School Discipline in the Eyes of School Superintendents

Type: Report
Topics: District & School Operations, Equity

June 19, 2014

In April 2014, AASA, The School Superintendents Association, and the Children’s Defense Fund (CDF) partnered to survey 500 school superintendents to determine the state of districtwide school discipline policies and practices.

It examined:

  • How and why districts use out-of-school suspension (OSS)
  • The revision and parameters of districts’ discipline policies
  • Outside partners districts seek in improving school discipline
  • Efforts underway to create positive school climates to reduce discipline disparities

While discipline policies and practices differ considerably from district to district and state to state, recent national data from the Office for Civil Rights at the U.S. Department of Education show that too many students are suspended out of school and that disparities persist.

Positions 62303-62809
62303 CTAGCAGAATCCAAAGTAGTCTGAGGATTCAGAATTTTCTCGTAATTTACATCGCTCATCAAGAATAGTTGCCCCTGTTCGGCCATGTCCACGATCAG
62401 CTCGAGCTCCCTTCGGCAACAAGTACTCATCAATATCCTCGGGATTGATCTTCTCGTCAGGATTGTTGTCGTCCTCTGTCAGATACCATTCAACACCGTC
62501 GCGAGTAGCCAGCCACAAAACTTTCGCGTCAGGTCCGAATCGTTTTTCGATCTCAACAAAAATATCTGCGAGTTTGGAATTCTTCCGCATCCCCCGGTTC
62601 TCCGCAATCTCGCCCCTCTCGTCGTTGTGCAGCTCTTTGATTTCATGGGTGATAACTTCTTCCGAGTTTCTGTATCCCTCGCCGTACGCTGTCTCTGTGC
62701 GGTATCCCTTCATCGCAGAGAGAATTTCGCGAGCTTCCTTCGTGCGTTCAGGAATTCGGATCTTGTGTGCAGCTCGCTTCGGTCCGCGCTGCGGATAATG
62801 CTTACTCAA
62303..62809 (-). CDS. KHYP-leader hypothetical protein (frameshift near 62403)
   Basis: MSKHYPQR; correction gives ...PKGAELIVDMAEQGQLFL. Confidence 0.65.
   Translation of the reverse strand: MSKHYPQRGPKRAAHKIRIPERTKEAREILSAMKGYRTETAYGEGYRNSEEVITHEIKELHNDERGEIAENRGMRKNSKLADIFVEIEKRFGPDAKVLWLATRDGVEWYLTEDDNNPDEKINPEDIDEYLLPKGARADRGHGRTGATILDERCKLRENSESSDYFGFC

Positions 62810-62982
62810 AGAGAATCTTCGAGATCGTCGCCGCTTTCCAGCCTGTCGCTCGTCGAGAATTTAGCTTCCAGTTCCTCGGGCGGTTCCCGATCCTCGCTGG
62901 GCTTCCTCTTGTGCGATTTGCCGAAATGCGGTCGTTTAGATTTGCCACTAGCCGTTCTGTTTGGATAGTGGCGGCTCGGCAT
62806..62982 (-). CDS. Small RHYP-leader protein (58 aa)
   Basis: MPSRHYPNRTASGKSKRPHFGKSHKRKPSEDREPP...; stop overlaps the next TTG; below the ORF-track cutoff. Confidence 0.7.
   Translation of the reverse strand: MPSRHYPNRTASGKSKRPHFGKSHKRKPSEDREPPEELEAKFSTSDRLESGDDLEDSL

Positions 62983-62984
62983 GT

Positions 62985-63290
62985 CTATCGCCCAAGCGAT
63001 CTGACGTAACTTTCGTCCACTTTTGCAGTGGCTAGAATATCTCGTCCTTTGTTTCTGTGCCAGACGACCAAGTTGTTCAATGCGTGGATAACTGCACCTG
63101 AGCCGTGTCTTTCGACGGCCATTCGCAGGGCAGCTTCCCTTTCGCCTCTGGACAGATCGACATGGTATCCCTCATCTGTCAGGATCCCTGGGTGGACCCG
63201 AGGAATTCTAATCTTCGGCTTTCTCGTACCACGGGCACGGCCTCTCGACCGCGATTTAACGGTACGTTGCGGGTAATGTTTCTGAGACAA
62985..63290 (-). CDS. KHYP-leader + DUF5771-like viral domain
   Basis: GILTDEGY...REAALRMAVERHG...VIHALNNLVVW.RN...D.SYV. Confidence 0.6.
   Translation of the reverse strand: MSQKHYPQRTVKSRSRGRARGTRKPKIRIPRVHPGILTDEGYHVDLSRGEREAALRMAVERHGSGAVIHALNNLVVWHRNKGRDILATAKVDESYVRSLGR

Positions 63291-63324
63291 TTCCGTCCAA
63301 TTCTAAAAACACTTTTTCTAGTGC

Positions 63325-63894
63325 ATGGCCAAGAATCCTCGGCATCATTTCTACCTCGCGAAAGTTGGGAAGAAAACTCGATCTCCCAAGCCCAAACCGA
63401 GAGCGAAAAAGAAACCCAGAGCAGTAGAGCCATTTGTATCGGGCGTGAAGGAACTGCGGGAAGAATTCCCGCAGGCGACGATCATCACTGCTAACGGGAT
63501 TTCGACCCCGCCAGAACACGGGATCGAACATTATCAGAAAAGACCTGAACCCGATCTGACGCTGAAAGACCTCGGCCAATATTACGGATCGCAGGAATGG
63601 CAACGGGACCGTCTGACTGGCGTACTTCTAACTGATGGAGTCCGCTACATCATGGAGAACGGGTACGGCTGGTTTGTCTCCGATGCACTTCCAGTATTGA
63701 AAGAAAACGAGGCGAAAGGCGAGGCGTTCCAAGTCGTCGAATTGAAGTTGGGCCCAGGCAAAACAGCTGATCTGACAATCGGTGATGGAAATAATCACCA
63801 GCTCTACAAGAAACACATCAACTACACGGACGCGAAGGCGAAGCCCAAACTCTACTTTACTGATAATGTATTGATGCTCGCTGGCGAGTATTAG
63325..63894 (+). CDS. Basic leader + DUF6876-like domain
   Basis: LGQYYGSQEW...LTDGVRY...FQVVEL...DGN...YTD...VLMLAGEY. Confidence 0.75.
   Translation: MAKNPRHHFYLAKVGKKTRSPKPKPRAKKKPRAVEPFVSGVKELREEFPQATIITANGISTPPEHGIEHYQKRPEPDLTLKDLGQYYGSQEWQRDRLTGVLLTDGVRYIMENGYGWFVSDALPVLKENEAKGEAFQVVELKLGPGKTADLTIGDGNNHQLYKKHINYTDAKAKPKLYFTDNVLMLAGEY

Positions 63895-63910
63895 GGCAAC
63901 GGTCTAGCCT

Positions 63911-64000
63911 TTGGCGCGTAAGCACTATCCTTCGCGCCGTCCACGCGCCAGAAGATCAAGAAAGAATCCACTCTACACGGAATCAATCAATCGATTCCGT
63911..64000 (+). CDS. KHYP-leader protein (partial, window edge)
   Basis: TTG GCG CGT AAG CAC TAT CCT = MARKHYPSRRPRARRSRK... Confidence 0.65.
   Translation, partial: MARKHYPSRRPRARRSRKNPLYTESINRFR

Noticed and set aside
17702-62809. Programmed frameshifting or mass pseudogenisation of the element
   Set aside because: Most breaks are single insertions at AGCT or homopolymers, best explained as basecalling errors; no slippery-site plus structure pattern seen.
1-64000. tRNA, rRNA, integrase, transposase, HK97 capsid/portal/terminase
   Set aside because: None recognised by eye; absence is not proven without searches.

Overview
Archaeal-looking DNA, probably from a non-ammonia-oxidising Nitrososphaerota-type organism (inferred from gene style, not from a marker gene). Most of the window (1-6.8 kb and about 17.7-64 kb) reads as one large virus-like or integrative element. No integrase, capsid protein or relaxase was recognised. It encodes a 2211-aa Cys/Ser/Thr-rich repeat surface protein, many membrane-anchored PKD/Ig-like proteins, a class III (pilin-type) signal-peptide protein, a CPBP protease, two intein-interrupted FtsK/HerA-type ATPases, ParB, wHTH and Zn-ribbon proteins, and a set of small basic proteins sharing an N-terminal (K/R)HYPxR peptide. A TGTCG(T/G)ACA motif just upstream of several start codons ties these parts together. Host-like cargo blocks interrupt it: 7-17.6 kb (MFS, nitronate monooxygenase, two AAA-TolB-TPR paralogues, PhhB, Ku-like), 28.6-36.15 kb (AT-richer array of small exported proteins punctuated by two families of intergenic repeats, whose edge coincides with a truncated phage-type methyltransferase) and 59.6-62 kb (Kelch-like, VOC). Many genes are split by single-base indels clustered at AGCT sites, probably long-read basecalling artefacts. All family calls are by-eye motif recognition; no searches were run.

AASA and CDF are working together with superintendents to find best practice solutions that keep children in school and improve school climates.

Snapshot of Survey Findings:

  • Half of the superintendents reported that reducing out-of-school suspensions and expulsions is important/very important to their leadership agendas.
  • Forty percent replied insubordination, defiance, failure to obey and disrespect of teachers and staff are the most common infractions that account for OSS in their districts.
  • Thirty percent indicate fighting is the most common cause.
  • Of the 92 percent who believe there are negative consequences to the use of OSS in their districts, 67 percent indicated that lost class time is the most significant while 27 percent identified increased disengagement, absenteeism, truancy and/or dropout as the most significant negative consequences.
  • Of the 85 percent who reported there are positive consequences to using OSS, 33 percent report that suspension maintains or improves school climate by removing the worst offenders. Fifteen percent said suspension improves the behaviors of disciplined students.


AASA & Children's Defense Fund

Additional Resources